Some Eastern teachers rehired

June 24, 2003|by PEPPER BALLARD

Responding to an impending state takeover of Eastern Elementary School, Washington County Public Schools officials reposted staff positions at the failing school, and about half of the original teaching staff was rehired to work at the school.

Of the 41 teaching positions filled at Eastern Elementary School for the 2003-2004 school year, 19 former Eastern teachers were rehired, said JoEtta Palkovitz-Brown, the school system's executive director of elementary education.

In addition, 16 teachers from other county schools were hired to work in Eastern classrooms and six - mostly first-year teachers - were hired from outside the school system, she said.


Palkovitz-Brown said former Eastern teachers who were not rehired at the school have been placed in classrooms at other county schools.

Carol Mowen, spokeswoman for the school system, said of the six new teachers hired, one is a veteran out-of-county teacher with more than 20 years of experience, three are finishing their master's degrees at Frostburg State University but have not yet taught, one teacher just earned her bachelor's degree and did her student teaching in the county and the other teacher just earned her bachelor's degree but didn't do her student teaching in the county.

She said the team that interviewed the teachers consisted of some central office staff; Eastern Parent Teacher Association President Aaron Kelly; Kathy Stiles, who has been hired as the new principal at Eastern; Cheryl Lannon, who was rehired as assistant principal at Eastern; and Peggy Pugh, who was hired as a new assistant principal at Eastern.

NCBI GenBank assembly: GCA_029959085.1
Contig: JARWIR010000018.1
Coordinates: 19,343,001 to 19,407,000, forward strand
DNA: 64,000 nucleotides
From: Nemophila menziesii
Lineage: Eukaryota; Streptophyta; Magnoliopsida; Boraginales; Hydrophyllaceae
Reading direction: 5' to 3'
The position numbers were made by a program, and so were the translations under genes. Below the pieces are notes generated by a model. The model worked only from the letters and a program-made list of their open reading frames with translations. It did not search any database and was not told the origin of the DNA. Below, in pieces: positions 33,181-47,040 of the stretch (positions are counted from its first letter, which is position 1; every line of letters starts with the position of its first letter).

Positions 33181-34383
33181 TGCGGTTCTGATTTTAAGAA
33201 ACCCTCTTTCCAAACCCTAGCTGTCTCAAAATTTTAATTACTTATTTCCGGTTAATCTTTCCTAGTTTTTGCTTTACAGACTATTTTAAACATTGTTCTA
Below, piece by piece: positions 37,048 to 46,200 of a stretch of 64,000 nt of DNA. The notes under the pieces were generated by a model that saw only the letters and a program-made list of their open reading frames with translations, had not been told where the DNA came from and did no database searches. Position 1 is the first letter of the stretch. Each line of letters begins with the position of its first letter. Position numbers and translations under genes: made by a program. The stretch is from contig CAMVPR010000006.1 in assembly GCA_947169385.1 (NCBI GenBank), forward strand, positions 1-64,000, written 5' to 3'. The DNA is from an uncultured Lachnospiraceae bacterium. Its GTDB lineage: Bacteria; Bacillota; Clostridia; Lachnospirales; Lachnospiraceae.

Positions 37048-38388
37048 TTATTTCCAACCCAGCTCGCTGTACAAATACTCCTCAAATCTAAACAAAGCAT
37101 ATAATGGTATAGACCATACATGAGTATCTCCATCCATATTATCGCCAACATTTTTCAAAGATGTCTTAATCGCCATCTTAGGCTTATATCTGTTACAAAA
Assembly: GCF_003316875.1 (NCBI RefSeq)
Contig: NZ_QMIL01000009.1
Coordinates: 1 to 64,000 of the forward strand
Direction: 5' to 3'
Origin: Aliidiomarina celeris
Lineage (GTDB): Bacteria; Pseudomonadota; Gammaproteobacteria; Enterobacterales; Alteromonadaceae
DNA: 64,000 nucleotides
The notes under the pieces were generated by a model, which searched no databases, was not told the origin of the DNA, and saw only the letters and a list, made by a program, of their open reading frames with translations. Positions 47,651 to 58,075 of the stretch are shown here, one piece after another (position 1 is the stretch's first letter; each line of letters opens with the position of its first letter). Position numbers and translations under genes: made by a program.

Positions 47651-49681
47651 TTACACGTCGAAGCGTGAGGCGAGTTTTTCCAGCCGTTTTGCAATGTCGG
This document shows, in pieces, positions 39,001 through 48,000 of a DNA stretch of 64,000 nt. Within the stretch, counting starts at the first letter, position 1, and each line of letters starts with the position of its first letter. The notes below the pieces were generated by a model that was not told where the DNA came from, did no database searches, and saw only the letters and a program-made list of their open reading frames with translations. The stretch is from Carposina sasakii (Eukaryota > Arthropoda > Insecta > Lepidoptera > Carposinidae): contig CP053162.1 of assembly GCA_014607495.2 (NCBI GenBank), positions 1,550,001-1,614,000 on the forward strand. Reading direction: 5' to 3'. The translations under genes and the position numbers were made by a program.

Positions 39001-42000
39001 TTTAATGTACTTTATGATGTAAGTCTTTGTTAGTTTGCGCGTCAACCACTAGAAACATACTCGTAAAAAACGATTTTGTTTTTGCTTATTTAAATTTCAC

Lannon said during the three weeks in May when the interviews were conducted, a substitute teacher filled in for teachers who were being interviewed during the school day.

She said the interview team was seeking teaching candidates who had a background and interest in literacy, who were positive and enthusiastic about teaching and who were interested in being lifelong learners.

She said that prior to the interview process, a lot of teachers told her they felt anxious about preparing rsums and facing job interviews they hadn't had to go through, in some cases, in more than 20 years.

Palkovitz-Brown said when teachers at Eastern learned they would be expected to stay at school an additional half-hour a day to tutor students and for staff development, 16 teachers said they did not want to reapply, but 10 changed their minds and reapplied.

Becky Myers, a full-day kindergarten teacher at Eastern who was rehired, said many teachers like herself who have children thought the extra time might take away from their families. She said that after discussing her options with her children, she decided to stay.

When on a normal schedule, Eastern Elementary students are dismissed at 3:30 p.m. With the extended teacher day, teachers will leave the school at 4:30 p.m. at the earliest, she said.

Palkovitz-Brown said six instructional assistants will remain at the school, three in special education, one in pre-kindergarten, one in parent involvement and one in English as a Second Language.

She said three Title I instructional assistants' jobs were cut for funding reasons.

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